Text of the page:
The way mono works in the body is tricky, so lots of people are confused about
how long it is contagious. If you get mono, the
stays in your body for life. That doesn't mean that you're always
. But the virus can surface from time to time and risk infecting someone
Here's how it works:
Mono is short for mononucleosis.
It's usually caused by an infection with the Epstein-Barr virus (EBV).
People who have mono can be contagious from the time they first become infected.
But they may not know that they have the virus. It takes a while for mono symptoms
(like tiredness, fever, muscle aches, headache, or sore throat) to show up — about
4 to 7 weeks, in fact. This is called the incubation period.
To make things even more confusing, some people can carry the virus without ever
getting any mono symptoms. Even if they don't know they have the infection, they can
still pass it to others.
Mono needs to run its course naturally. Symptoms may last 2 to 4 weeks, and some
people feel tired for several weeks longer. That's why it's important to take care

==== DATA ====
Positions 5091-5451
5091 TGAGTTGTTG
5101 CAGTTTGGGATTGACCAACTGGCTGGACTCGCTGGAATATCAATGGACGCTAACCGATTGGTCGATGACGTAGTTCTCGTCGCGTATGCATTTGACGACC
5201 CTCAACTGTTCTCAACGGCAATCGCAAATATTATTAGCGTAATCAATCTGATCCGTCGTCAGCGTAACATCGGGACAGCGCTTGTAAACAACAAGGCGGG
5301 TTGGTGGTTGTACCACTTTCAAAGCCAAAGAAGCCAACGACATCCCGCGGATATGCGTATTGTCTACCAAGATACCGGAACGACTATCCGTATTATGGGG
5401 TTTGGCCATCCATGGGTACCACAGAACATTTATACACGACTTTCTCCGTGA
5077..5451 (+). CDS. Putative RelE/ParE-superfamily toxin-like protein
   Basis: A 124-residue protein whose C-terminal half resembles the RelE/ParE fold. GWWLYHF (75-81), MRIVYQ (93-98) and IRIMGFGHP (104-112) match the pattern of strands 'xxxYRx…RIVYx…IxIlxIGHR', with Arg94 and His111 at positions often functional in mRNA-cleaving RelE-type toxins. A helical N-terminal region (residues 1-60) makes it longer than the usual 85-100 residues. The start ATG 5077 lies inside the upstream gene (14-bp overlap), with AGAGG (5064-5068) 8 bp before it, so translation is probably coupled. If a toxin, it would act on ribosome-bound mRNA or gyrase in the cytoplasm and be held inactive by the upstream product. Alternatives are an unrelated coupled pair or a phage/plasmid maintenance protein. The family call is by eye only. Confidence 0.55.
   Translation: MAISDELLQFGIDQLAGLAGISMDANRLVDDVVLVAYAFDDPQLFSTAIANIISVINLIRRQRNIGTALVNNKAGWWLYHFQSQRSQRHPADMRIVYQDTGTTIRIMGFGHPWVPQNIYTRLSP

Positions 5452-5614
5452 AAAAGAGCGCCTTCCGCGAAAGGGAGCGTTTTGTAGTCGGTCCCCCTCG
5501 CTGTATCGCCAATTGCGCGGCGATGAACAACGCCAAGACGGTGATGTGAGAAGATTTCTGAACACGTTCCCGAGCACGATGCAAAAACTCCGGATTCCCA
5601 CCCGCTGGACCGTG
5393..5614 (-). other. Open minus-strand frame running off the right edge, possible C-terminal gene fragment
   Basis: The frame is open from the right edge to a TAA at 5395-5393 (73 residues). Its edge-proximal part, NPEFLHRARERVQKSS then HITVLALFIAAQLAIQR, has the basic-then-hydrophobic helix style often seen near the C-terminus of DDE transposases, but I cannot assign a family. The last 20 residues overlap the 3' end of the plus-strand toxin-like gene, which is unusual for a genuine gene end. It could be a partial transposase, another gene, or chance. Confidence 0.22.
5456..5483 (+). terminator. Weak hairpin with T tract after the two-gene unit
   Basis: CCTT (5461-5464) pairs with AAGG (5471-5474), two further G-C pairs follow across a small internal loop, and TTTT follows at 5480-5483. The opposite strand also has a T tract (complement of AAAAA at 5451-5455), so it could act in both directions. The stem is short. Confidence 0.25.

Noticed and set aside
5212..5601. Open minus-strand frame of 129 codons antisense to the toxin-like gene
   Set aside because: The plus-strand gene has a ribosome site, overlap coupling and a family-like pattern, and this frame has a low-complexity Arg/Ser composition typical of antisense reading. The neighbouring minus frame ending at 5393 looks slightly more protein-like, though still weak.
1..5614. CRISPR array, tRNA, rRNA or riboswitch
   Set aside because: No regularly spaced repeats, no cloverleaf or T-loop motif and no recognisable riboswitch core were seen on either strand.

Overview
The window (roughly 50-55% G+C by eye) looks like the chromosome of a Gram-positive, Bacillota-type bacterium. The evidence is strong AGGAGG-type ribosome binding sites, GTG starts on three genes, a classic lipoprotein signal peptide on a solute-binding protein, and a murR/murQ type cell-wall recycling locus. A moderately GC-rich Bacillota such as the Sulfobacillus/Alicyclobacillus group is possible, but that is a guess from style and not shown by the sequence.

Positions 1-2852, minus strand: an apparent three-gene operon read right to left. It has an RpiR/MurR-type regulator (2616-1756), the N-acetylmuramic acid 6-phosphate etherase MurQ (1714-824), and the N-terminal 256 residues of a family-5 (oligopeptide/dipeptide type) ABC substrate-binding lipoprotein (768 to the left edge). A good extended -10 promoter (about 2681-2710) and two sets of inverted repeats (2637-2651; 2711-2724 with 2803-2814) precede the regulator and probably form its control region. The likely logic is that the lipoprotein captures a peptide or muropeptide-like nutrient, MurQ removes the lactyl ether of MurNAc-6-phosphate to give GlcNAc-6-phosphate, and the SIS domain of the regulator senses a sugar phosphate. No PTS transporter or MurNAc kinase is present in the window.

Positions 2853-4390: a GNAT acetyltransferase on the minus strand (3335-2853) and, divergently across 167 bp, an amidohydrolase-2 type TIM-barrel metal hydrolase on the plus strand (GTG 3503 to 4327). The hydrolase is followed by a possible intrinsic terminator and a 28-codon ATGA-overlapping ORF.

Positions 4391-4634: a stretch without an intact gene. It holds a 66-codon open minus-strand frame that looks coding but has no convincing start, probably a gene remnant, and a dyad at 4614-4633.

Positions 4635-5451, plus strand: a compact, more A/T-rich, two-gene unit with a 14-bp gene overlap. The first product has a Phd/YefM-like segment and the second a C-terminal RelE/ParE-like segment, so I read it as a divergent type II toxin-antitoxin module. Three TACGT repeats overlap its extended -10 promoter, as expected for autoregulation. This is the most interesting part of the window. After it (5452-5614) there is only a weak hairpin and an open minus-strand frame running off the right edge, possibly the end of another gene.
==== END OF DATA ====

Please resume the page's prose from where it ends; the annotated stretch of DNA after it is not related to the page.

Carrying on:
of yourself and get lots of rest.
Health experts aren't sure how long people with mono stay contagious after symptoms
are gone. They believe that people can spread the infection for many months after
that — some studies show as long as 18 months. Then, the virus stays dormant (inactive)
in the body for the rest of a person's life.
Sometimes the dormant virus can "wake up" and find its way into a person's
saliva (spit). That person might not feel ill or show any mono symptoms, but can spread
the virus to other people. So there's a very small chance that people who have had
mono in the past can pass it to others, even when they feel OK.
The bottom line is that it's hard to prevent mono from spreading.
Because EBV is so sneaky, infections are common. About 95% of people are infected
with the virus by the time they are adults. Viruses like EBV are one reason why doctors
urge everyone to wash their
hands well and often. It's the best way to keep germs at bay.